It involved similar techniques as in the Ashram mapping discussed before. The only difference was the type of traverse. The Ashram survey was done with a closed loop traverse; which is self-adjusting. But in the road profiling, we used a link traverse since closing back in at the origin would have meant traversing he road twice – which is inefficient.
Once the map was done, we also laid out a plan for a future widening of the road and suggested a strategy for efficient cutting and filling in some parts of the road. The constant traffic on the road made the task very challenging and required proper planning.

.3 GIS route mapping

A Real-time kinetic (RTK) survey was conducted of two major routes of Nainital city. These routes were strategically important for tourism and commerce. Equipped with a map marking out the route, a Leica GS5 GPS receiver and an HP iPAQ loaded with ArcPad, each group marched out into the city. The main objective was to mark the road/route/paths and the various shops, hotels, mobile recharge spots, bus stands, travel agencies, food outlets, tourist spots, public services, ATMs etc. with an objective of these being vital to a person travelling in the city – especially a tourist. The objective was to make a tourist friendly map which could be integrated with a Web-GIS based solution to provide internet based navigational services and focus more on mobile platform.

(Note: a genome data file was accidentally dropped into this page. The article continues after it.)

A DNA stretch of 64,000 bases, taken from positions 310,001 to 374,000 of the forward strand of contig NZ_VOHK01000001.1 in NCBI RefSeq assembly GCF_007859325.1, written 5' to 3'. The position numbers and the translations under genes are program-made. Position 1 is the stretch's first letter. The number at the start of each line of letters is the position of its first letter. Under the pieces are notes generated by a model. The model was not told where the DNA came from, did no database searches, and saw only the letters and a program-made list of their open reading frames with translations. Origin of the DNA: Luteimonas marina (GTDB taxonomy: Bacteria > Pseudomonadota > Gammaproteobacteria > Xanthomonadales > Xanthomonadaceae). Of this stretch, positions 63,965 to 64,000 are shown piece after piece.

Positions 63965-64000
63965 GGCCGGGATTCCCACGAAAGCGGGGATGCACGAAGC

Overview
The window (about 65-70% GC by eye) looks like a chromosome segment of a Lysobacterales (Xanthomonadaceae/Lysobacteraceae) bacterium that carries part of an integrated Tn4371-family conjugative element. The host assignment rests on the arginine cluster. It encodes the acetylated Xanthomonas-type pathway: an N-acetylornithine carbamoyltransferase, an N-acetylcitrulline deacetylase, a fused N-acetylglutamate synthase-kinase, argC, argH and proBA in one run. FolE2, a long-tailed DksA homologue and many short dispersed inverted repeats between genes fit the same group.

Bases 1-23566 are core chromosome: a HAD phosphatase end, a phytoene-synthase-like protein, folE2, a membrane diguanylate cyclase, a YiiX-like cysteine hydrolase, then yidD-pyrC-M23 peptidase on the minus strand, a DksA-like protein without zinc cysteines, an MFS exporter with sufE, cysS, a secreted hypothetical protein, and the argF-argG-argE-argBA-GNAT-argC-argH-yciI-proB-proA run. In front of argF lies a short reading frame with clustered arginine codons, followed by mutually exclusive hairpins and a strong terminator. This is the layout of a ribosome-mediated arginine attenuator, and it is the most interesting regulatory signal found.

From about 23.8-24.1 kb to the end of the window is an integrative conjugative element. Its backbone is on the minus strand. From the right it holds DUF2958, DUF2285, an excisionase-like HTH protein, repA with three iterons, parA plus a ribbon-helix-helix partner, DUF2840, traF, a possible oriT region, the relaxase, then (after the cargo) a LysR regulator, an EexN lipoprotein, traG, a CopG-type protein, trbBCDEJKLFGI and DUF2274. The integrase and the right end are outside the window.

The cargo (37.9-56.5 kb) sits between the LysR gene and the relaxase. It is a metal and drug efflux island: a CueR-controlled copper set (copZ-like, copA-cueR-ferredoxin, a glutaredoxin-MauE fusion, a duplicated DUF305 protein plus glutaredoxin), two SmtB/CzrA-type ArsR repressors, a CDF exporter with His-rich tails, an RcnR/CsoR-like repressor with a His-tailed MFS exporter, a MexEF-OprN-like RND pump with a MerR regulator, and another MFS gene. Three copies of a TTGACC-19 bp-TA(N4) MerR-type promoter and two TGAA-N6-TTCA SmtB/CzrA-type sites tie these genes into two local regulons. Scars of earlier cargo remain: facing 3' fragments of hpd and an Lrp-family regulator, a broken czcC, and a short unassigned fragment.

Summary

To sum it all, I can only say that it was an experience of a lifetime. The opportunity to study out in the open in such an atmosphere was something which is incomparable to any classroom teaching. The ex-posure and experience of field work was tremendous and it definitely boosted our confidence and helped us learn from such a different perspective.
Students said they felt like real Civil Engineers perhaps for the first time in their life. Some even said that the camp was designed very carefully keeping in mind the enjoyment needs of a student – allowing him to wind back, relax and prepare himself for the tougher years to come. Many students also added that this camp helped them realise their inner self and made them clearer about their future.

The interaction amongst friends was at its prime, with everybody in the department getting to know about each other. Plus the brilliant weather and the beautiful scenery made it even more memorable. These are the days which we shall be cherishing for many-many years to come.

 

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Survey Camp
Agrim Gupta
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APRIL 2011 TO AUGUST 2011